One of the largest and most beautiful tombs of the Middle Kingdom on the hill of Qubbet el-Hawa is that of Sarenput I, which marks the apogee of funereal architecture in Aswan.
, living far from the Residence in Memphis, enjoyed autonomy and revenues, which allowed them to consider themselves as minor sovereigns.
Sarenput lived during the Middle Kingdom (~2055 - 1650 BC) reign of Senuseret (Sesostris) I (~1956-1911 BC).

The “biographical” inscription, which Sarenput left in his tomb, well shows how this powerful character considered himself.
“ I have built my tomb to show my gratitude to the king Kheper-Ka-Ra (Senuseret I).
His majesty made me great in the land. I have overturned very ancient rules and, it resulted that I reached the sky in an instant.
I have employed artisans to work in my tomb and his Majesty congratulated me highly and often in the presence of courtesans and the Queen..
The tomb was equipped with palace furniture, decorated with all sorts of accessories, filled with decorative parts and provided with offerings. I should not want for any necessary thing, it was at the treasure house that all this was claimed for me. His Majesty saw to it that I could have a good life. I was full of joy at having succeeded in reaching the sky, my head touched the firmament, I grazed the stars. I appeared like a star. I danced like the planets, my town celebrated and my troops were jubilant.
For me, the Elephantine gods extended the reign of His Majesty as king they caused His Majesty to be reborn for me in order that he might repeat millions of Sed festivals for me, they granted him eternity as king that he might install himself on the throne of Horus, just as I had wished for him.”

Sarenput had no hesitation in according himself a stellar destiny and, thanks to the notable’s wishes, the king of Upper and Lower Egypt could regenerate himself eternally in order to permit Sarenput. to profit from the same destiny. We see, nevertheless that, in spite of the bragging, the proud Nomarch doubtless considered himself a royal servant. This shows us that, in the time of Sesostris I (Senwosret), royal authority had been restored throughout the kingdom.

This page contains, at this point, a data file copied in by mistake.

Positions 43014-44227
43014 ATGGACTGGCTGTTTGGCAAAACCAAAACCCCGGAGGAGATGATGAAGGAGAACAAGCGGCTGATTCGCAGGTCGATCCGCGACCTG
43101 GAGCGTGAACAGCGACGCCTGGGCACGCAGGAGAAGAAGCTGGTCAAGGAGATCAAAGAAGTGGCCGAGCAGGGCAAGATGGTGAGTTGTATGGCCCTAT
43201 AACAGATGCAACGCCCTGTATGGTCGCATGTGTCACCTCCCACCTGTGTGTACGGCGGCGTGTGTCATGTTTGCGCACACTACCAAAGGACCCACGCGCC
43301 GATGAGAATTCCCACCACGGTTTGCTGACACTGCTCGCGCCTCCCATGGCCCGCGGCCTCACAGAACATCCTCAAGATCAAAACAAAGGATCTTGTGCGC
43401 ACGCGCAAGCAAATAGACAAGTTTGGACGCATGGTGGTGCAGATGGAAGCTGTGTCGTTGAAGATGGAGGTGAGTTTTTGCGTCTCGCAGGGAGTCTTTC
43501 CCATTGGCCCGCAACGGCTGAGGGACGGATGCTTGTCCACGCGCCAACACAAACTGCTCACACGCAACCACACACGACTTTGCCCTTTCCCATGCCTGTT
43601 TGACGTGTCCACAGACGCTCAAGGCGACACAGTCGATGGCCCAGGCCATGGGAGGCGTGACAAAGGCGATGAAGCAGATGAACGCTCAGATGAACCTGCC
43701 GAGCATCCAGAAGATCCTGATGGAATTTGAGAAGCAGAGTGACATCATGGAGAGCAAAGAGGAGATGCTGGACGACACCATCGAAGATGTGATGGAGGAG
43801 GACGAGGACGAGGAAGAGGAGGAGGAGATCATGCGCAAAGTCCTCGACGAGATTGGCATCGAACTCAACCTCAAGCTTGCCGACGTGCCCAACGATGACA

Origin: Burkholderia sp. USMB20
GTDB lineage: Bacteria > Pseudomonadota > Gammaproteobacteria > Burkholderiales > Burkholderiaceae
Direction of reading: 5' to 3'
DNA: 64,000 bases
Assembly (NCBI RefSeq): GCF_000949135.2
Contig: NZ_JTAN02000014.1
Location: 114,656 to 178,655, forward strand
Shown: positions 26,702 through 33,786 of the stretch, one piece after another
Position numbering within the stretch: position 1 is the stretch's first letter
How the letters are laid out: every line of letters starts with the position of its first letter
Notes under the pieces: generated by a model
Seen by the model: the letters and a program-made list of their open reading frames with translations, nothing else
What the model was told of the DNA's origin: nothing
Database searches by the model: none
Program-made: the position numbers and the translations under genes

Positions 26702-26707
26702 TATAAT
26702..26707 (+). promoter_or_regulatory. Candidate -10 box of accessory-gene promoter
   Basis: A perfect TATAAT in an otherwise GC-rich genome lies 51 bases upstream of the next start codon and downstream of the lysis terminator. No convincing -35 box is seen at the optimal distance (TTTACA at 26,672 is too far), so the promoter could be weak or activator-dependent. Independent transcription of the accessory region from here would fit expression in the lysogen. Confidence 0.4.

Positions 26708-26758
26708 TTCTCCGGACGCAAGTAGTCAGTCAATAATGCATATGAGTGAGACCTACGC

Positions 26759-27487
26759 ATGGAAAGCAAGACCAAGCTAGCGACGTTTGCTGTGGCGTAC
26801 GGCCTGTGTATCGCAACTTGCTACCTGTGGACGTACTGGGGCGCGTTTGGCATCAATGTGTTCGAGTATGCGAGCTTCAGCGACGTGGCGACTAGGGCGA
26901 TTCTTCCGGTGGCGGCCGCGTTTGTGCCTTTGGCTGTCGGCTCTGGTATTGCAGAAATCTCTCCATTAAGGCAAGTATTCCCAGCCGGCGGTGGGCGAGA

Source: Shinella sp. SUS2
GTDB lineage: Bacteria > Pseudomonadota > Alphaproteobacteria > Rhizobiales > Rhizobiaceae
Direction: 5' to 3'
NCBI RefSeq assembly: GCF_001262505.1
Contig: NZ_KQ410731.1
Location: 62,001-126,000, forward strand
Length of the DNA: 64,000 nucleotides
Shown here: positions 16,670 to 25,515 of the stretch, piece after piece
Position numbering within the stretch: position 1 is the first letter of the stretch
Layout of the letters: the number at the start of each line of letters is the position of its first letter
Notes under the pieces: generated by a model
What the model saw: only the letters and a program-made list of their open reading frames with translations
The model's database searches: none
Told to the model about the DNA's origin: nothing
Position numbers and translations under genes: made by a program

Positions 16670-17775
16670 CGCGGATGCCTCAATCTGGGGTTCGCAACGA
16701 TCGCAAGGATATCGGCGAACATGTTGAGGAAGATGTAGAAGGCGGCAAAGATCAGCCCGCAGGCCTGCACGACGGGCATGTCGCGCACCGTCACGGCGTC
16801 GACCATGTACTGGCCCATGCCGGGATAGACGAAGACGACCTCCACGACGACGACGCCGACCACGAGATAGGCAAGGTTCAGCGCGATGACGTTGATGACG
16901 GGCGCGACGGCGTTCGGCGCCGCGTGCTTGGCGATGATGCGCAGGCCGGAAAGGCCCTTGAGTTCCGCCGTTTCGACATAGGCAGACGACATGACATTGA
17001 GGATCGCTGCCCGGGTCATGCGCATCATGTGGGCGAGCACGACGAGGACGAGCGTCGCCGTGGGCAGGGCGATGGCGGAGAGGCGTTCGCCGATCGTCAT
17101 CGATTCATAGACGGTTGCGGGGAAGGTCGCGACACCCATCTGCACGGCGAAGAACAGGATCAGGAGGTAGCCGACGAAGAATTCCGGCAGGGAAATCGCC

In 2016, a causeway leading to the tomb of Sarenput Iwas uncovered. It is made of blue sandstone, a building material only available in the area of Shat el-Saba Regal, near Kom Ombo, which was also used at and the temple for Satet on the Island of Elephantine.
The causeway is considered the longest ever found on the western bank of the Nile in Aswan, stretching for 133 metres to connect the tomb to the Nile bank. It is decorated with engravings, the most important of which are found on the eastern part of the ramp's northern wall and depict a group of men pulling a bull and presenting it as an offering to Sarenput().
The decoration of the causeway was already underway in year 10 of the reign of Senwosret I (1910 BC). As the pottery shows, the causeway was in use for almost 600 years as a place of memory and funerary ritual activities.

Access to the tomb is via a monumental staircase, which is an integral part of the funerary complex. Unlike those of for example, it is not perpendicular to the face of the cliff but makes an angle of 85 degrees.

From the porch doorway, which gave access to the forecourt, there remain two side jambs of fine limestone (a rare stone in this region, probably imported from far away), each carrying a portrayal of Sarenput with his instruments of power, the Sekhem sceptre and baton of authority.

The forecourt is cut directly into the slope. It comprises a series of six decorated pillars surmounted by architraves and which supported a roof, which has today disappeared. The general effect reminds us of a temple vestibule.
The façade of the tomb comprises hieroglyphic inscriptions, above all around the door, which they frame. Laterally, more figurative representations are presnt.
Around the door are portrayals of Sarenput in the form of larger-than-life statues as on pylons in a temple.
The first room, with 4 pillars, is decorated with frescos and hieroglyphs painted in colour, though much deteriorated.